I wish, I wish, I wish.

 

It won’t matter in a year.

I remind myself it won’t matter in a year.

Cape Cod Year Four

22 Aug

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The days blurred together on the Cape, one stifling afternoon after another. We walked through soup air, dripping sweat on our coverups. It’s so hot we said, our brains gone dead with the temperature.

The bay was cooler, with a breeze.  We set our chairs out by the water, letting our toes dip into the bathtub before us. The water’s so warm, we said, our brains gone dad with the temperature.

My hair found snarls, knotting and twisting, revealing my insides like I always knew it did.

Clumps and chunks and curls I pulled out to no avail. The next day it was back to the same.

Back to me.

I noticed every picture I took was a copy of the last. Command C. Command P. We went one place and one place only.

We went to the water.

There weren’t long rainy days in town, slow afternoons exploring the bookstore or eating fried fish. There weren’t day trips and gallery walks, plays and movies and vintage teapots like in years past.

The days were the same.

The heat turned everything to mush, including time.

Hank Green said Gilmore Girls taught him that your great ambition in life can be your life.

I wrote it down as soon as he said it, because he had put to words something I never had.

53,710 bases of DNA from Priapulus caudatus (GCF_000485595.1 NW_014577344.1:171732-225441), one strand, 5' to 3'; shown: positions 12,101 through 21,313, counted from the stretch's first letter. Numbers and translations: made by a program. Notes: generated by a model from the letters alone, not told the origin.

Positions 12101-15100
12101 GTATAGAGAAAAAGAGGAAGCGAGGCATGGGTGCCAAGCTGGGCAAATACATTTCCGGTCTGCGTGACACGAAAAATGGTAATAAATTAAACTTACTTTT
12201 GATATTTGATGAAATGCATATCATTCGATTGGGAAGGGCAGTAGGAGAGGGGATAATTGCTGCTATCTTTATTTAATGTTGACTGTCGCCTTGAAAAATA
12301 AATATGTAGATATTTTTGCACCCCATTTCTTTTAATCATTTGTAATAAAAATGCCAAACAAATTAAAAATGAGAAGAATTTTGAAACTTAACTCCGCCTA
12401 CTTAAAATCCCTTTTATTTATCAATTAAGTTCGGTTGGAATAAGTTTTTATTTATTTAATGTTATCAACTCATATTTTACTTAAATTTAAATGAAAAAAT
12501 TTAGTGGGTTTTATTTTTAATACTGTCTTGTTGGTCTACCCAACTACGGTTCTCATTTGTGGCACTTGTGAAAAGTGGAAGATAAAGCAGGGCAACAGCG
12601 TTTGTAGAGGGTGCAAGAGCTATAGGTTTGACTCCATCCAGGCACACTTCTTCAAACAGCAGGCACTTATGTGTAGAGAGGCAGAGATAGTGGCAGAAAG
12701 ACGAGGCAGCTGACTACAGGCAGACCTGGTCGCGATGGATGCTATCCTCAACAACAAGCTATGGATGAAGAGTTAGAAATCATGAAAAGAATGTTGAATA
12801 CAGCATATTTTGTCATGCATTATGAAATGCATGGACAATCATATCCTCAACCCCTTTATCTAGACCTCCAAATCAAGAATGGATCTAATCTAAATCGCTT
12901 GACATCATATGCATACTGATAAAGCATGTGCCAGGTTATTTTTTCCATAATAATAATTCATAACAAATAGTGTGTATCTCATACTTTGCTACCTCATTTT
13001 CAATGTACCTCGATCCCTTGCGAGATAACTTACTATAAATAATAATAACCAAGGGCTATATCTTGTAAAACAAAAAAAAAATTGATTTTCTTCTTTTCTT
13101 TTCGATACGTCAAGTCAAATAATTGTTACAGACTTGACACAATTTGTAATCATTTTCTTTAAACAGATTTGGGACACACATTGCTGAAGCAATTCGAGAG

Your great ambition in life can be your life.

Gilmore Girls was about the minutia, but the minutia mattered. Where Rory went to school mattered, what Lorelai’s inn was like mattered.

The minutia can be your life.

Is your life.

We had big breakfasts, potatoes and butter, bacon and cranberry juice.

We piled our coolers full of drinks and treats. The best that the corner store could buy.

We took ladder golf and bocce, high-backed chairs and umbrellas. We spoke to neighbors, and took beach walks. We stayed in the water until it turned slate and the sky finished its last streak of light.

We walked back home in the dark to a kitchen full of food, to a homemade basil sauce and grilled tomatoes, fluffy white rice and marinated chicken.

We listened to themed music and watched the Olympics. Cuddled and talked and had ice cream sometimes and ice cream cake other times.

It was routine and small and boring and mushy and Command P again and again.

And again.

 

We did it with our greatest ambition.

 

 

Cape Cod Year 1 (and Martha’s Vineyard), Year 2, Year 3, and my love affair with it in general

Jillian Denning: By the Book

21 Aug

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Based on the recent interview with Amy Schumer

What books are currently on your nightstand?

According to the LA County Library app I currently have 21 books out of the library with 6 on hold. Of those, I’m curious about the poetry and essays of So Sad Today, by the Twitter vixen Melissa Broder.  My friend who never gets it wrong recommended Truth and Beauty and Girl Meets God. And then there’s Valley of the Dolls. I have a feeling now is the right time for me and Valley of the Dolls since it seems like the type of book I would have read and fell into a melancholia/feminist rage at just years ago and can now approach as a rational human being.